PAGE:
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Manchester City F.C. (1214 views - Sports List)

Manchester City Football Club is a football club based in Manchester, England, that competes in the Premier League, the top flight of English football. Founded in 1880 as St. Mark's (West Gorton), it became Ardwick Association Football Club in 1887 and Manchester City in 1894. The club's home ground is the City of Manchester Stadium in east Manchester, to which it moved in 2003, having played at Maine Road since 1923. Manchester City entered the Football League in 1899, and won their first major honour with the FA Cup in 1904. It had its first major period of success in the late 1960s, winning the League, FA Cup and League Cup under the management of Joe Mercer and Malcolm Allison. After losing the 1981 FA Cup Final, the club went through a period of decline, culminating in relegation to the third tier of English football. Having regained their Premier League status in the early 2000s, Manchester City was purchased in 2008 by Abu Dhabi United Group for £210 million and received considerable financial investment. The club have won six domestic league titles. Under the management of Pep Guardiola they won the Premier League in 2018 becoming the only Premier League team to attain 100 points in a single season. In 2019, they won four trophies, completing an unprecedented sweep of all domestic trophies in England and becoming the first English men's team to win the domestic treble. Manchester City's revenue was the fifth highest of a football club in the world in the 2017–18 season at €527.7 million. In 2018, Forbes estimated the club was the fifth most valuable in the world at $2.47 billion.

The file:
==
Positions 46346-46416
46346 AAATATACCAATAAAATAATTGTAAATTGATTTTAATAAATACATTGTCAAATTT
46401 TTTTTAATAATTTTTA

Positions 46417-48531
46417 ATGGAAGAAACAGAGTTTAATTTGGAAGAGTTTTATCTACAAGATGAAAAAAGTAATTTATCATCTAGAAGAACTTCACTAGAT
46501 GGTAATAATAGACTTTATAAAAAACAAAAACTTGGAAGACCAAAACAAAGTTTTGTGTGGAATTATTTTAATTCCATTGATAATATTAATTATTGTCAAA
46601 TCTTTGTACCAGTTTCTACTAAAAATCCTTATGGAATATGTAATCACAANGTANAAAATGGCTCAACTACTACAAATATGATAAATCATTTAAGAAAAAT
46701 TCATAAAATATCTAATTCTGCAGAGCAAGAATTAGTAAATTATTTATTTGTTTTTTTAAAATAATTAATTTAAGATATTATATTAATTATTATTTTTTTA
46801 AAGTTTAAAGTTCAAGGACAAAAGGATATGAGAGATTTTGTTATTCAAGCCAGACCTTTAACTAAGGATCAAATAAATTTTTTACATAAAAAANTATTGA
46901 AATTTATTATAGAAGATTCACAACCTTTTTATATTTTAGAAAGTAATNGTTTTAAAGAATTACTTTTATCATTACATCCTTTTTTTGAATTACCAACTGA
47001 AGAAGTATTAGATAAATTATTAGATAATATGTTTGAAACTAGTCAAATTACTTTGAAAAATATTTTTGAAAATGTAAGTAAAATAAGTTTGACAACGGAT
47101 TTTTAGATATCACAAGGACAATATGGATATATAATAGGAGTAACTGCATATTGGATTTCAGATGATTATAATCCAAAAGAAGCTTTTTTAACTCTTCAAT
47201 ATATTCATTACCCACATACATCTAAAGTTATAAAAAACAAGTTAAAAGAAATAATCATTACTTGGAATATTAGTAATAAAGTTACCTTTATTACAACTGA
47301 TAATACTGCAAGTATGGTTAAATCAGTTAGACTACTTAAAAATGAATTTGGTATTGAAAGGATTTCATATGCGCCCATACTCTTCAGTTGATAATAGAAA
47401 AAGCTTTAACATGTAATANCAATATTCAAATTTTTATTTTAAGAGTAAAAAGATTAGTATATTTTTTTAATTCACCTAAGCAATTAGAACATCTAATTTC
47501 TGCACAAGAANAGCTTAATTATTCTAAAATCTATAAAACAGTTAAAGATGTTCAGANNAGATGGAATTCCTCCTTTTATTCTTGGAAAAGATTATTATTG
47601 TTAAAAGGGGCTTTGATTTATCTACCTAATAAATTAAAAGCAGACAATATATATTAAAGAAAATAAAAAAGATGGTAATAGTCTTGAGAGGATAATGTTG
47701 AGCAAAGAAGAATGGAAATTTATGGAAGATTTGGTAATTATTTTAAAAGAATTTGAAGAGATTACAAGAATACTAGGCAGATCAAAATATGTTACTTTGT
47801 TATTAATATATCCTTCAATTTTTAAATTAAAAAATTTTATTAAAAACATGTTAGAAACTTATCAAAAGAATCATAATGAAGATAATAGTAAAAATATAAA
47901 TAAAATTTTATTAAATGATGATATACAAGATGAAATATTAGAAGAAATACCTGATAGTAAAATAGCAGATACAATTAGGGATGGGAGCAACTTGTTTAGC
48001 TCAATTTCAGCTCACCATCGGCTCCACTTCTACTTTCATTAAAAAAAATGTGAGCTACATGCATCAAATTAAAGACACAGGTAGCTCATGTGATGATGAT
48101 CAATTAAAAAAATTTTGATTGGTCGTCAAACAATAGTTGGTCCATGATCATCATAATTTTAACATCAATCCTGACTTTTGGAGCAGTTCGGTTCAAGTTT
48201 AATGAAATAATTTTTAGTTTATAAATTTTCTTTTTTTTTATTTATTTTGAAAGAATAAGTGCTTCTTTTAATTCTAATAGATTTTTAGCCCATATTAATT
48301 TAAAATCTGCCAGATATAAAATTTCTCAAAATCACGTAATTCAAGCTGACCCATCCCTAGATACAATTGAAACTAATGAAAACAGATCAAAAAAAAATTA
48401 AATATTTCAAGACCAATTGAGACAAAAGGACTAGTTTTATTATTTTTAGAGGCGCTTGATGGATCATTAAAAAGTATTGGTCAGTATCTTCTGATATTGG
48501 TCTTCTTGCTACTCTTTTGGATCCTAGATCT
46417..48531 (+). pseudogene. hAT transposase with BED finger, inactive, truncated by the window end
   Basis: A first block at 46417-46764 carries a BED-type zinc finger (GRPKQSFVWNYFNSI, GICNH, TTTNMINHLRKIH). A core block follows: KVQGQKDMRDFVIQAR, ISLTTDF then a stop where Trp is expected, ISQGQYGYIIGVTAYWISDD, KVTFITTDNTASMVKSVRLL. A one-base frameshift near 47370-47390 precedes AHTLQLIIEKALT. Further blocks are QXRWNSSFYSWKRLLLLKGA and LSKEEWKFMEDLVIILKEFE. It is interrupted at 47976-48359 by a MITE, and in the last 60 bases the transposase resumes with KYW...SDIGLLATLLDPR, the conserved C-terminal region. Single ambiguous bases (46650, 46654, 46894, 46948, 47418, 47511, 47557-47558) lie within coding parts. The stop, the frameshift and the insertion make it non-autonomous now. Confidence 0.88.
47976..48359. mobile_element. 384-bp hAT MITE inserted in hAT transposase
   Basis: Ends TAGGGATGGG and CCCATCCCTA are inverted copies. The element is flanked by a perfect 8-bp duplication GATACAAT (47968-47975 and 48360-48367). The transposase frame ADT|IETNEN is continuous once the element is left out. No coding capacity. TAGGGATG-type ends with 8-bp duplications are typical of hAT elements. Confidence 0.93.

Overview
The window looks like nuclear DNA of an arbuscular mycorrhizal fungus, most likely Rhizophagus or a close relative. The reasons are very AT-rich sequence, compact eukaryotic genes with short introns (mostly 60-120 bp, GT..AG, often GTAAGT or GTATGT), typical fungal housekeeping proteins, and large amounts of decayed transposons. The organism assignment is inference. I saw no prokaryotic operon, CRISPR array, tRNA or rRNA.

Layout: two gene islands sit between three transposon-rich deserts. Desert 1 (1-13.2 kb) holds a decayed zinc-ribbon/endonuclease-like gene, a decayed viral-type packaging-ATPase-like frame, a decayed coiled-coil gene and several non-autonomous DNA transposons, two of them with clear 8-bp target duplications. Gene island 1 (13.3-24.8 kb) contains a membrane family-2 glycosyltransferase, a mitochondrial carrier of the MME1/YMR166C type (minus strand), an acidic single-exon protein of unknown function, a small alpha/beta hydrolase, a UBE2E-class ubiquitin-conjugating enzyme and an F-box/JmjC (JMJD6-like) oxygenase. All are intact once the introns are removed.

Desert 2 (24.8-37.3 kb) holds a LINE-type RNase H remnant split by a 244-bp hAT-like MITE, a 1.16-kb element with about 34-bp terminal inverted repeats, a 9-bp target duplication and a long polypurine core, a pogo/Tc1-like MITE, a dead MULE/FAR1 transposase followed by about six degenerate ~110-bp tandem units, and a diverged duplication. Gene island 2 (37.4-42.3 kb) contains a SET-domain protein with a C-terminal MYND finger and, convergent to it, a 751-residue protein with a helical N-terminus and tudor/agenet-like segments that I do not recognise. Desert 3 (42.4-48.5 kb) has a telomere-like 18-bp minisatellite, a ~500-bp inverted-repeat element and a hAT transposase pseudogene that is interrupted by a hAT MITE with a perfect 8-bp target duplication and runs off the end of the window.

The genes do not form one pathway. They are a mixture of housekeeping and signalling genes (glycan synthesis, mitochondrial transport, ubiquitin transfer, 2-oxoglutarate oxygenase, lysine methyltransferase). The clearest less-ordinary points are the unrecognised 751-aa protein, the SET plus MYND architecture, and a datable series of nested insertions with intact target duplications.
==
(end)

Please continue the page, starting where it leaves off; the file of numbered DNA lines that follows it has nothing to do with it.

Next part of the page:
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Manchester City F.C.

Manchester City F.C.

Manchester City
Full nameManchester City Football Club
Nickname(s)Citizens, Sky Blues, City
Short nameMCFC, Man City
Founded1880; 139 years ago (1880) as St. Mark's (West Gorton)
16 April 1894; 125 years ago (1894-04-16) as Manchester City[1]
GroundCity of Manchester Stadium
Capacity55,017[2]
OwnerCity Football Group
ChairmanKhaldoon Al Mubarak
ManagerPep Guardiola
LeaguePremier League
2018–19Premier League, 1st of 20 (champions)
WebsiteClub website
Current season

Manchester City Football Club is a football club based in Manchester, England, that competes in the Premier League, the top flight of English football. Founded in 1880 as St. Mark's (West Gorton), it became Ardwick Association Football Club in 1887 and Manchester City in 1894. The club's home ground is the City of Manchester Stadium in east Manchester, to which it moved in 2003, having played at Maine Road since 1923.

Manchester City entered the Football League in 1899, and won their first major honour with the FA Cup in 1904. It had its first major period of success in the late 1960s, winning the League, FA Cup and League Cup under the management of Joe Mercer and Malcolm Allison. After losing the 1981 FA Cup Final, the club went through a period of decline, culminating in relegation to the third tier of English football. Having regained their Premier League status in the early 2000s, Manchester City was purchased in 2008 by Abu Dhabi United Group for £210 million and received considerable financial investment.

The club have won six domestic league titles. Under the management of Pep Guardiola they won the Premier League in 2018 becoming the only Premier League team to attain 100 points in a single season. In 2019, they won four trophies, completing an unprecedented sweep of all domestic trophies in England and becoming the first English men's team to win the domestic treble.[3][4] Manchester City's revenue was the fifth highest of a football club in the world in the 2017–18 season at €527.7 million.[5][6] In 2018, Forbes estimated the club was the fifth most valuable in the world at $2.47 billion.[7]

History